There are several markets where fuel cell manufacturers are finding not only sales, but repeat customers, for their products. These include large stationary fuel cells to power buildings; small stationary fuel cells for telecom and residential applications; portable power for military use and other mobile applications; as a replacement for battery power in materials handling applications; as primary power or auxiliary power units (APU) in a variety of transportation applications (passenger vehicles, buses, trucks); and hydrogen production and storage.
Familiar companies using fuel cells (or planning to deploy them soon) include: Adobe, Apple, AT&T, Bank of America, BMW, Bridgestone-Firestone, Coca-Cola, Cox Enterprises, eBay, FedEx, Fireman’s Fund, Google, Kaiser Permanante, Kimberly-Clark, Michelin, Motorola, Nestlé Waters, Nissan North America, Odwalla, Pepperidge Farm, Price Chopper, Safeway, Sierra Nevada Brewery, Sprint Nextel, Staples, Sutter Home Family Vineyards, Sysco, T-Mobile, Verizon, Walmart, Wegmans, and Whole Foods Market.
(MCFC, PAFC, SOFC, PEM)
Grocery and Retail Establishments, Hospitals, Data Centers, Government Buildings, Corporate Sites, Wastewater Treatment Plants, Jails, Agricultural and Beverage Processing Facilities, and Breweries
U.S. fuel cell manufacturers Bloom Energy, FuelCell Energy, and UTC Power are selling fuel cell systems (or selling fuel cell-generated power, via a power purchase agreement – see our Financing section) to well-known corporations, municipalities, and state and local governments, for primary power or for combined heat and power (CHP) applications. These systems range from 100 kW to more than 5 MW in capacity. Because stationary fuel cells can be installed as part of the electric grid, or in parallel with it, they can provide reliable power to a site without interruption in the event of a grid failure or blackout. This allows these business or government sites to continue their operations and helps grocers and warehouses to keep refrigerators and freezers running to prevent the expensive spoilage of goods.
Most large stationary fuel cell systems are fueled by natural gas, but anaerobic digester gas (ADG), derived from wastewater, manufacturing processes, or from crop or animal waste, is being used more frequently as a feedstock. ADG-powered fuel cells are being used at a number of wastewater treatment plants, as well as at breweries and agricultural processing facilities. This up-and-coming resource is counted as a renewable fuel in several states.
Telecommunications, Residential, and Small Commercial Buildings
As more consumers are using cellular phones, wireless laptops, Blackberry’s and other mobile devices, telecommunications companies are meeting the need by installing towers and substations at a phenomenal rate worldwide. As the need for reliable cell phone and critical communication networks grows, fuel cell manufacturers ReliOn, Altergy Systems and IdaTech have found success selling fuel cell systems that provide long-running, primary or backup power for telecom switch nodes, cell towers, and other electronic systems that require reliable, on-site, direct DC power supply. The fuel cells are quiet, rugged and durable, generating reliable, long-running power at hard-to-access locations, or sites that are subject to harsh or inclement weather. They are typically in the range of 1 to 5 kW.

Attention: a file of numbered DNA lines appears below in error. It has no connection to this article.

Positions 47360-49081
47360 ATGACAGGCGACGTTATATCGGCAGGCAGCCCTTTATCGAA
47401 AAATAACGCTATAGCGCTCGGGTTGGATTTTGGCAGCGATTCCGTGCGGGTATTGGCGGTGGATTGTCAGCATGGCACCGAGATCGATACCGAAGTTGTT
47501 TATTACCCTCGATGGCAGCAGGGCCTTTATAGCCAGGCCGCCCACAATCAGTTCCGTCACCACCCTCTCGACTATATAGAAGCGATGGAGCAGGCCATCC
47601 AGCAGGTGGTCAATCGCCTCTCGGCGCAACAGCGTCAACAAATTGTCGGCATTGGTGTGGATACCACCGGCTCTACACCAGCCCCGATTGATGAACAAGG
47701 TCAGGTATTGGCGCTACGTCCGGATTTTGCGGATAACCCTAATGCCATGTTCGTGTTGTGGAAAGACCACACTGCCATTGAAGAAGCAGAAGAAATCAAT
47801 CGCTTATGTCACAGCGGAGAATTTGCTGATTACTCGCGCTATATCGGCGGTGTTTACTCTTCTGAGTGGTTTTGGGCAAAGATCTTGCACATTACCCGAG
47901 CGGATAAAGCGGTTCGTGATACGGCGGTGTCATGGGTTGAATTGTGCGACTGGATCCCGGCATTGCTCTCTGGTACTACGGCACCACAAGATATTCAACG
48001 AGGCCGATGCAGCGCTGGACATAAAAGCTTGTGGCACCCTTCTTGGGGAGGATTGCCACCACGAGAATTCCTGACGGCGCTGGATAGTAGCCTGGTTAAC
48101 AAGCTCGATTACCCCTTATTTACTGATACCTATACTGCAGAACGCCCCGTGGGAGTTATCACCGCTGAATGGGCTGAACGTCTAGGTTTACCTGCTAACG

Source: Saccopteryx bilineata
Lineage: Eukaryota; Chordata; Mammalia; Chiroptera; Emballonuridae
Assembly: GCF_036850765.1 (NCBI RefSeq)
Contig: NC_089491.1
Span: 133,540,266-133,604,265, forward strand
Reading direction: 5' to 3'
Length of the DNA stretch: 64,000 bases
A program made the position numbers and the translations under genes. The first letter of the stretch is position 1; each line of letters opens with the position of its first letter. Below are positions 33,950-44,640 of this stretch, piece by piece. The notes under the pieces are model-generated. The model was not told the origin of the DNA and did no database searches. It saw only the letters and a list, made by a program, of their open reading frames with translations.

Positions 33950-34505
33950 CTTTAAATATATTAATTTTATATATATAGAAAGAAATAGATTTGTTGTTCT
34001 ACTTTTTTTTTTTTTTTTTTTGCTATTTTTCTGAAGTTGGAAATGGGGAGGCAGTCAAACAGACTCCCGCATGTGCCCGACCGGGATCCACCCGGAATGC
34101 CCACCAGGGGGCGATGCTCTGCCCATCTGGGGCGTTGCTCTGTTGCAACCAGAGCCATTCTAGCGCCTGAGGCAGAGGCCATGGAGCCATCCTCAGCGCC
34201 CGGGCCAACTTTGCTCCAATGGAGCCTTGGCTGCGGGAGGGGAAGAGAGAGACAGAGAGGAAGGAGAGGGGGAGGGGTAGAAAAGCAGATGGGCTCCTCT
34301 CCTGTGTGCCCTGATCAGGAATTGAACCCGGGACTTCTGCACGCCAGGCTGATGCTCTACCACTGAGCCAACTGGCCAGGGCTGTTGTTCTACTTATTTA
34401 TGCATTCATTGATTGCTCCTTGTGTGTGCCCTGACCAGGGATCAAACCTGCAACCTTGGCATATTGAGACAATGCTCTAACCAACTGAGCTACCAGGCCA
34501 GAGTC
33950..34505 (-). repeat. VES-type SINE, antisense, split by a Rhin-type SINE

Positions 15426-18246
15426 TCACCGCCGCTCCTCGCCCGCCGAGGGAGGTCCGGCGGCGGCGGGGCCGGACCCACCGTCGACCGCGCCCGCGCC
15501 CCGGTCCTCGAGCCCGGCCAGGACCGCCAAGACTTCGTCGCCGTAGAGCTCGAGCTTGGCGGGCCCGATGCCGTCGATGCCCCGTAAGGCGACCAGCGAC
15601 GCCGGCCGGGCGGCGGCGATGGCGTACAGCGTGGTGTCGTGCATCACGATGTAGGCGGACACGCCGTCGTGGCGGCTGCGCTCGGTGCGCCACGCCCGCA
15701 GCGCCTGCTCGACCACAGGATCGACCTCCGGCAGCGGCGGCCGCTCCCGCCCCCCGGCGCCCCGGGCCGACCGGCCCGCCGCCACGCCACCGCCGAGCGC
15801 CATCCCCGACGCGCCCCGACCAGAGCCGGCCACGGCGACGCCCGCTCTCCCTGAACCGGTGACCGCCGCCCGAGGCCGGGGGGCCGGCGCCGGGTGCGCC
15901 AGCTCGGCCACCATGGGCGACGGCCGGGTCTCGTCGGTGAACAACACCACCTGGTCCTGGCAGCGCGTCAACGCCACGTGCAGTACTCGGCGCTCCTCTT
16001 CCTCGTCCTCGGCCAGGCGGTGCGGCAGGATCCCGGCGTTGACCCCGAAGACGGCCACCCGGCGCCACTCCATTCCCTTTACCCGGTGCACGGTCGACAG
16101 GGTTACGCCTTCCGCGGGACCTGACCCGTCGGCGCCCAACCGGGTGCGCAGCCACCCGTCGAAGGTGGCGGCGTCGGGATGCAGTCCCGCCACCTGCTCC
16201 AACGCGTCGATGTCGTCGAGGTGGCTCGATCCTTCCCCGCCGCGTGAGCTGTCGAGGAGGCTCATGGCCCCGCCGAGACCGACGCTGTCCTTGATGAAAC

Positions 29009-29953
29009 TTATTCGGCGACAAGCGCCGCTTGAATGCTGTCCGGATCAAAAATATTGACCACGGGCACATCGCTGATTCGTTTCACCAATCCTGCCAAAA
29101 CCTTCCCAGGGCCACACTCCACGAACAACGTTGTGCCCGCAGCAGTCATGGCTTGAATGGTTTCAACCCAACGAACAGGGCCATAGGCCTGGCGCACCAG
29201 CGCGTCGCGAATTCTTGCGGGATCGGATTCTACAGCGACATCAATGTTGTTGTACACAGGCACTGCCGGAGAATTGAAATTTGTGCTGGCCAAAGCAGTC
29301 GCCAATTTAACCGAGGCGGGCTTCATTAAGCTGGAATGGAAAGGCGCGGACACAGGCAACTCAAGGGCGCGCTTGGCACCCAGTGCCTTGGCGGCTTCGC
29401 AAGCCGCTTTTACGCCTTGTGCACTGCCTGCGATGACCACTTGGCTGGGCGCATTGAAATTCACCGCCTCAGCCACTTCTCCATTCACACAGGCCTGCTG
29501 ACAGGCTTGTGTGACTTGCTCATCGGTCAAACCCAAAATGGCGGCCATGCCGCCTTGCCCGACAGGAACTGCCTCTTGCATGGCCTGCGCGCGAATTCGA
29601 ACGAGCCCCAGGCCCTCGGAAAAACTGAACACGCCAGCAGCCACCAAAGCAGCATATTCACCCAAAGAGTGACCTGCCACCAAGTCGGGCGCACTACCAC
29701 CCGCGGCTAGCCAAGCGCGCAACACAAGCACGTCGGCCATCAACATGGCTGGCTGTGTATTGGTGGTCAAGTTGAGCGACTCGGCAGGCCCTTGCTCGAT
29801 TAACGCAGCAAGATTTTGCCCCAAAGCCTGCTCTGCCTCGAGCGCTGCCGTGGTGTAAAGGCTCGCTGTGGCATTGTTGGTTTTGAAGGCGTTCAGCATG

Smaller stationary fuel cells are also ideal for residential and small commercial applications. Fuel cell manufacturer ClearEdge Power’s fuel cell product generates power and enough excess heat to warm about 750 gallons of water (domestic hot water) or heat a swimming pool. The company’s high-temperature PEM fuel cell is being sold primarily in California, where the Self Generation Incentive Program (SGIP) provides generous funding for fuel cell installations.
Soldier Power, Surveillance, Mobile Lighting, and Battery Chargers
Several companies, including fuel cell manufacturers Protonex, Smart Fuel Cell, UltraCell and UltraElectronics AMI, are developing smaller, portable fuel cell units for battery charging and auxiliary power for use in military, surveillance and emergency response applications. Fuel cells can replace batteries or generators, lightening the load carried into the field, and providing uninterrupted power and extended run-times to field computers and critical communications equipment. Some are currently being demonstrated in theater by American soldiers deployed in Afghanistan.